One of the four properties of nouns is their number, the others being gender, person, and case. Every noun will fall under either of the two larger classes called countable and uncountable nouns. While countable nouns can be classified further as singular and plural, uncountable nouns cannot be futher classified. In effect, any noun, or a noun phrase, shall fall under one of the three classes, singular, plural, or uncountable.
What makes this topic interesting is the fact that nouns take various forms, which may easily mislead us. Here are some interesting cases:
|Plural forms that don’t have an –s ending||criteria, radii, phenomena, police, cattle|
|Singular/uncountable nouns with an -s ending||maths, news|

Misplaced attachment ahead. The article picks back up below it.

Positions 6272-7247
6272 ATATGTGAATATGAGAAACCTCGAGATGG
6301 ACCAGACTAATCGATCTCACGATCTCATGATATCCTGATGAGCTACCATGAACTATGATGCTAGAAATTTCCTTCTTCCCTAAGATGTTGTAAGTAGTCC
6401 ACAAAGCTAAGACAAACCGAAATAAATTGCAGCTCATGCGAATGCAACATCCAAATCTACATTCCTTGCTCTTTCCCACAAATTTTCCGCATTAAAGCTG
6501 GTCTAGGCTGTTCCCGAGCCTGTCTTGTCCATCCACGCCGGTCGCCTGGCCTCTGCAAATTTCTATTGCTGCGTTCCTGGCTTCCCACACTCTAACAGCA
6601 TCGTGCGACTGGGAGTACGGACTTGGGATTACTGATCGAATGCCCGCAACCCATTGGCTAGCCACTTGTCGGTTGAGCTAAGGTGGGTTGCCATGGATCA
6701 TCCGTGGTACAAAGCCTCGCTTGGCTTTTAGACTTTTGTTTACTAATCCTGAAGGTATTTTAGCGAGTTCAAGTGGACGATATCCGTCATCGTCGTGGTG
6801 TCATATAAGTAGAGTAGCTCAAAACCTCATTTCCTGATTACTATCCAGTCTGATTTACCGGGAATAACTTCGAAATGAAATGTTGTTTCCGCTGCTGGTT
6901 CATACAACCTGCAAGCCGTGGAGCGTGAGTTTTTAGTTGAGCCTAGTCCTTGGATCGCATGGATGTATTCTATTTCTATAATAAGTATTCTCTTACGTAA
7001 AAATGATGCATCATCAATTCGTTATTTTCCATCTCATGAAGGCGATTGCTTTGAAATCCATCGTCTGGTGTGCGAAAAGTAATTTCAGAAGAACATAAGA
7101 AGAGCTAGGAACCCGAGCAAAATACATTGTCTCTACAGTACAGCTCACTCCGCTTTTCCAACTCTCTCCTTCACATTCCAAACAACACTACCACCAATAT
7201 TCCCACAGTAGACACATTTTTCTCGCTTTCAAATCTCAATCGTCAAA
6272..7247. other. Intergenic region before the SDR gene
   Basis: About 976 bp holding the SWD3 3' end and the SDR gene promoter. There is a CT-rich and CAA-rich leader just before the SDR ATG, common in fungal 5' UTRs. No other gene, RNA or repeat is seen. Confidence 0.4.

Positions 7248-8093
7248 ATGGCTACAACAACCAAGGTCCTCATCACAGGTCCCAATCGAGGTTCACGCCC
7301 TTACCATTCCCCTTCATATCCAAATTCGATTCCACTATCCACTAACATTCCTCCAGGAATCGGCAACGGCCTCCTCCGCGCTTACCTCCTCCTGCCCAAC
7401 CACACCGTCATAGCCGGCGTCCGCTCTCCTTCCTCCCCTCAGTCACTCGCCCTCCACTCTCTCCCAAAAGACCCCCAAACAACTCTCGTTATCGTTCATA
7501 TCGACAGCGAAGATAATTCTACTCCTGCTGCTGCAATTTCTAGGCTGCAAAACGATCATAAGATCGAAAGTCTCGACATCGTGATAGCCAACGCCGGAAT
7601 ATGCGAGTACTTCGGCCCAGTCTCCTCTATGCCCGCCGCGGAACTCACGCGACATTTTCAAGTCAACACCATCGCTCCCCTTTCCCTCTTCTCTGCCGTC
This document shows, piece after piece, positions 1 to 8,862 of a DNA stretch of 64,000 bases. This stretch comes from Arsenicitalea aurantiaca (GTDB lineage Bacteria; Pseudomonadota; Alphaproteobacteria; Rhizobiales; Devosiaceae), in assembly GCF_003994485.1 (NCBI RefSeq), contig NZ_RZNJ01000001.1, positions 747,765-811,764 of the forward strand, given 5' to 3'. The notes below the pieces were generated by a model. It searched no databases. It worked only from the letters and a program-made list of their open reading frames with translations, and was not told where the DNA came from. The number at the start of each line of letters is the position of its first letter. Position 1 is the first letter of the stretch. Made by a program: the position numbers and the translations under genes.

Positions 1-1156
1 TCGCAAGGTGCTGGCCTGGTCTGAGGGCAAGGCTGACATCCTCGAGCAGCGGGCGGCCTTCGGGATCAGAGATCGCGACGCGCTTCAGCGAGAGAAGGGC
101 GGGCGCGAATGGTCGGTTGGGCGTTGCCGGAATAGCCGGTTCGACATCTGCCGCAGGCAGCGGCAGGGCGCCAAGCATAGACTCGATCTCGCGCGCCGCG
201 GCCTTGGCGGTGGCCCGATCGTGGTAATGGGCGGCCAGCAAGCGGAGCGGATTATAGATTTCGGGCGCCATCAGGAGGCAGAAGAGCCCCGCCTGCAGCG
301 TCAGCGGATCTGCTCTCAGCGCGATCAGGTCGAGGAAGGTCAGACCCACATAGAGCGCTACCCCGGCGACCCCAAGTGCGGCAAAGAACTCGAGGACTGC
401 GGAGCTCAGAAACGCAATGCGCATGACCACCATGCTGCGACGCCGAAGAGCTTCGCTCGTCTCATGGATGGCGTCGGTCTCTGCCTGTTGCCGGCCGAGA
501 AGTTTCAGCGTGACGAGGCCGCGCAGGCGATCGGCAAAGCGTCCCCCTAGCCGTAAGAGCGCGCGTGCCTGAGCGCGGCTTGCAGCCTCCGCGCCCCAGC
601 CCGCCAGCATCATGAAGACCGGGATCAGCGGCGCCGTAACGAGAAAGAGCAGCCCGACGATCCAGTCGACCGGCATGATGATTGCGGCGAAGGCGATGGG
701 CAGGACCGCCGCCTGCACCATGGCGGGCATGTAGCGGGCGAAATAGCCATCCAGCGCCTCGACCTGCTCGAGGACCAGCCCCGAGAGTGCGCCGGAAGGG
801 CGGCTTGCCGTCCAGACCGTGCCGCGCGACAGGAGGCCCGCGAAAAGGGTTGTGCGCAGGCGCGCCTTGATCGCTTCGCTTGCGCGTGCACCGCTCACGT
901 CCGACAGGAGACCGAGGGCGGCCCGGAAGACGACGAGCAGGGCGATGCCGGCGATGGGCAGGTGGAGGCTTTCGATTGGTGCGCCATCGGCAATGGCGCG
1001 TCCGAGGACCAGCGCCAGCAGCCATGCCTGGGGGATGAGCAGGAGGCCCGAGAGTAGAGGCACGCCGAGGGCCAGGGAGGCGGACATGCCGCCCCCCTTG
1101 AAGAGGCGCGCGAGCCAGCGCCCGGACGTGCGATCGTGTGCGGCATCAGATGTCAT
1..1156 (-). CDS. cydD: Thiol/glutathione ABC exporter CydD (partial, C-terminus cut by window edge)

|Words with an -s ending, but can be singular or plural||statistics, dynamics|
|Uncountable nouns commonly pluralized erroneously||information, children, furniture, equipment, software|
|Usually uncountable but have special meaning as plurals||waters, assets, data, damages, finances|
|Collective nouns||committee, jury|
|Numbers in measurements||distance, money, weights, volume, area, etc.|
On the other hand, it is easier to deal with phrases and clauses. Gerunds, infinitives, participial phrases, subordinate clauses, and words as words are all considered uncountable.
There are some slightly phrases such as a variety of, a range of, a/the percentage of, a/the majority of, etc.